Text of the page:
Applying the five-step sequential evaluation process, the ALJ found plaintiff has not engaged in substantial gainful activity since his alleged onset date, June 14, 2002. (Step One). The ALJ then found plaintiff has "mild degenerative joint disease of the right elbow and right forearm, right ankle chronic strain, and status post laparotomy and splenectomy for gunshot wound," which are severe impairments (Step Two); however, he does not have an impairment or combination of impairments that meets or equals a Listing. (Step Three). The ALJ next determined plaintiff cannot perform his past relevant work. (Step Four). Finally, the ALJ found plaintiff can perform a significant number of jobs in the national economy; therefore, he is not disabled. (Step Five).
"A Social Security [recipient] has a statutory right, which may be waived, to be represented by counsel before an ALJ." Graham v. Apfel, 129 F.3d 1420, 1422 (11th Cir. 1997) (per curiam); Skinner v. Astrue, 478 F.3d 836, 841 (7th Cir. 2007); Mendoza v. Barnhart, 436 F. Supp. 2d 1110, 1114 (C.D. Cal. 2006); 42 U.S.C. § 406. However, "[l]ack of counsel does not affect the validity of the hearing unless the plaintiff can demonstrate prejudice or unfairness in the administrative proceedings." Key v. Heckler, 754 F.2d 1545, 1551 (9th Cir. 1985) (quoting Vidal v. Harris, 637 F.2d 710, 714-15 (9th Cir. 1981)); Mendoza, 436 F. Supp. 2d at 1115. Thus, the pertinent issue is whether the administrative proceeding was fair, not whether plaintiff properly waived his right to counsel. Higbee v. Sullivan, 975 F.2d 558, 561-62 (9th Cir. 1992); Mendoza, 436 F. Supp. 2d at 1115; see also Hall v. Sec'y of Health, Educ. & Welfare, 602 F.2d 1372, 1378 (9th Cir. 1979) ("[E]ven if [claimant] did not completely understand his right to representation by counsel, he would not be entitled to relief absent a showing of prejudice, or unfairness in the proceedings.").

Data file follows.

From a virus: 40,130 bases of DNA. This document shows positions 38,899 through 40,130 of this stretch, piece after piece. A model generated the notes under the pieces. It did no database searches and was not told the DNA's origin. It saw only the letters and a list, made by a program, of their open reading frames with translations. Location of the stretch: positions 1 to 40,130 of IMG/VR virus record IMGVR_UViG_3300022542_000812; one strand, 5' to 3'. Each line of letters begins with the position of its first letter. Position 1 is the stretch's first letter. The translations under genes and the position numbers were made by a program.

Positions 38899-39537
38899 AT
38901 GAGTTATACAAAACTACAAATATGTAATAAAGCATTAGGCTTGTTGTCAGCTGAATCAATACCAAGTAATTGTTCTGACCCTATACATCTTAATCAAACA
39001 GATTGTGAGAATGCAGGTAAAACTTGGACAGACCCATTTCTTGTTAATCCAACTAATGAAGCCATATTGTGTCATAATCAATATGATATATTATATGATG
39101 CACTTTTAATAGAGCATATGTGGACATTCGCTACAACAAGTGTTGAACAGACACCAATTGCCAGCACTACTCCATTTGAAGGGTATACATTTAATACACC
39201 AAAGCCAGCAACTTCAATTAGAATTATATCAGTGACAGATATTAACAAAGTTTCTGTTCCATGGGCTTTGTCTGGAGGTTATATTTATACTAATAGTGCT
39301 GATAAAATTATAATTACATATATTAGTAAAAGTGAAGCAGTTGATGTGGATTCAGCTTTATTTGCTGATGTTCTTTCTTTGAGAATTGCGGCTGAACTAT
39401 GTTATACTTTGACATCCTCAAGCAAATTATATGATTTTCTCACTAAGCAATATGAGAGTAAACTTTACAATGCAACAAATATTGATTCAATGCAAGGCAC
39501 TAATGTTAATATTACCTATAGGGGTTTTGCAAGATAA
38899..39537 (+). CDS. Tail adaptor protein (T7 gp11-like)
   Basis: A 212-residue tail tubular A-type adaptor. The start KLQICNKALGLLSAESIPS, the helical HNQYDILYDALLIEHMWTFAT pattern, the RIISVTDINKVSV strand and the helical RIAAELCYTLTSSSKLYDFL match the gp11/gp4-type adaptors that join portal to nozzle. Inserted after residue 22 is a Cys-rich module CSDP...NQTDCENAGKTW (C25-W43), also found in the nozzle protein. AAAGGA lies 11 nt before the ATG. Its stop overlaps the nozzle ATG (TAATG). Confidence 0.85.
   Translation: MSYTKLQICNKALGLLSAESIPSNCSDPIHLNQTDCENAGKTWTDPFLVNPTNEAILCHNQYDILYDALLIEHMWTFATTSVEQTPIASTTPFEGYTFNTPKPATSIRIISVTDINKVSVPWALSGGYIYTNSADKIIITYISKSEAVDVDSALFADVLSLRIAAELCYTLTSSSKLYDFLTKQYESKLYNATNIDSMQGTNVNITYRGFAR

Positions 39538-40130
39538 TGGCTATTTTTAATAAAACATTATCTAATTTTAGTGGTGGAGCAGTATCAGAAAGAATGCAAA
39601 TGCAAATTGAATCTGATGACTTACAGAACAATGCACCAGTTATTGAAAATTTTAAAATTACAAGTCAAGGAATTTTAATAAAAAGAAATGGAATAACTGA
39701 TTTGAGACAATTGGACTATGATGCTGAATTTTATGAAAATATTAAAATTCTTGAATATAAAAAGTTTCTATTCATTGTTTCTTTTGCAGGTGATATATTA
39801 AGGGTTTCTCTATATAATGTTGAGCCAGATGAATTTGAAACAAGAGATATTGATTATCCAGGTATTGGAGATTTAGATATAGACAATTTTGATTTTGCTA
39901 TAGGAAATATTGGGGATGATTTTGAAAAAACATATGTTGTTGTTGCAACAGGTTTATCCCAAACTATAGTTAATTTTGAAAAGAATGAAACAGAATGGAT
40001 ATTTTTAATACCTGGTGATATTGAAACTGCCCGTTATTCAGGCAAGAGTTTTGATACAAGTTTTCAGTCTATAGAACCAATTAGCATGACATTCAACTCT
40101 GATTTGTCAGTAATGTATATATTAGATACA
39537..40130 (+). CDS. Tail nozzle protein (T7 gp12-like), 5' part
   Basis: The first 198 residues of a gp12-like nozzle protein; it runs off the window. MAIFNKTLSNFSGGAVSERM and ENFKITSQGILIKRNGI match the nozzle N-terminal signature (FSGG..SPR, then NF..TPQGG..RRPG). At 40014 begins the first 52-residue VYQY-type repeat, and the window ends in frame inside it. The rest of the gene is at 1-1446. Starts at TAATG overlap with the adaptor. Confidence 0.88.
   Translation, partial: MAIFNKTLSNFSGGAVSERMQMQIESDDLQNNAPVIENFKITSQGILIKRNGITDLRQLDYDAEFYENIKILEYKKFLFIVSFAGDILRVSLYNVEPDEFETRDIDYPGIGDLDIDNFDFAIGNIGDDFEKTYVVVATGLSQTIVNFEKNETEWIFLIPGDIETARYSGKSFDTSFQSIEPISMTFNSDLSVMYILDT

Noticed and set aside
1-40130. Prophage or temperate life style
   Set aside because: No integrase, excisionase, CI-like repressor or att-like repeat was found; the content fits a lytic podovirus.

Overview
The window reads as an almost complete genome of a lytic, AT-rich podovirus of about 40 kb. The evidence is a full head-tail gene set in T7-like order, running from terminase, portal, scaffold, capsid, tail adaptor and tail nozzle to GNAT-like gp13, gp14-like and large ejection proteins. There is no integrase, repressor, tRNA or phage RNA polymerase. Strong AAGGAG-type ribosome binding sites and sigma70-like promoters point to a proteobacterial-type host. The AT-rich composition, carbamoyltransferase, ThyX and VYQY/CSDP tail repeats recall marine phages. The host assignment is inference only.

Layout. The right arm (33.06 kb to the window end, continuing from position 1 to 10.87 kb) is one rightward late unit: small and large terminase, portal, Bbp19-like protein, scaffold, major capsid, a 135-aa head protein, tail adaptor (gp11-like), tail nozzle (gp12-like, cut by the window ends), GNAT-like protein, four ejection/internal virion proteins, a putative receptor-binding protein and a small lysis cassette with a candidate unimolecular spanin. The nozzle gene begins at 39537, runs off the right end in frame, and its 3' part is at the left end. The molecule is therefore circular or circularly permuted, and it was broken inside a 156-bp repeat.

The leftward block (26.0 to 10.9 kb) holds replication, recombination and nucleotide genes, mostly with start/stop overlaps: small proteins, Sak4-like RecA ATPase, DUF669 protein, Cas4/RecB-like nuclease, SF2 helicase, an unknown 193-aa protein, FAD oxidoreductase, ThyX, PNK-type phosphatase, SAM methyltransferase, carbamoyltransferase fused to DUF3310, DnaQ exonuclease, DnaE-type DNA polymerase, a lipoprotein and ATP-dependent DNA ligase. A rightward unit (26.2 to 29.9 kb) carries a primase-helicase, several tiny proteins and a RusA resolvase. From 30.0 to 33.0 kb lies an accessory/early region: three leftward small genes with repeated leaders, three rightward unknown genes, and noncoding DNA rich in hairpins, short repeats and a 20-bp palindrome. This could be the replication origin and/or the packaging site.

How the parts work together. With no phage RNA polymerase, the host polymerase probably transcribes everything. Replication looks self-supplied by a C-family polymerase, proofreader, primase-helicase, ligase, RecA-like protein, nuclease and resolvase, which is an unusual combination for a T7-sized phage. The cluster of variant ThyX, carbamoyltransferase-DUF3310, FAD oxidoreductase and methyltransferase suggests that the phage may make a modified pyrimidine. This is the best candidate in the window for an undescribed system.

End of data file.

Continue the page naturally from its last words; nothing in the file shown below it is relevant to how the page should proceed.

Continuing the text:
"'In Social Security cases, the ALJ has a special duty to fully and fairly develop the record and to assure that the claimant's interests are considered.'" Smolen, 80 F.3d at 1288 (citation omitted); Widmark v. Barnhart, 454 F.3d 1063, 1068 (9th Cir. 2006); see also Higbee, 975 F.2d at 561 (per curiam) ("We have long recognized that the ALJ is not a mere umpire at [an administrative hearing], but has an independent duty to fully develop the record. . . ."). When, as here, a recipient or claimant is not represented by counsel, "it is incumbent upon the ALJ to scrupulously and conscientiously probe into, inquire of, and explore for all the relevant facts." Higbee, 975 F.2d at 561 (quoting Cox v. Califano, 587 F.2d 988, 991 (9th Cir. 1978)); Celaya v. Halter, 332 F.3d 1177, 1183 (9th Cir. 2003). To satisfy this requirement, the ALJ must be especially diligent in ensuring that favorable, as well as unfavorable, facts and circumstances are elicited. Higbee, 975 F.2d at 561.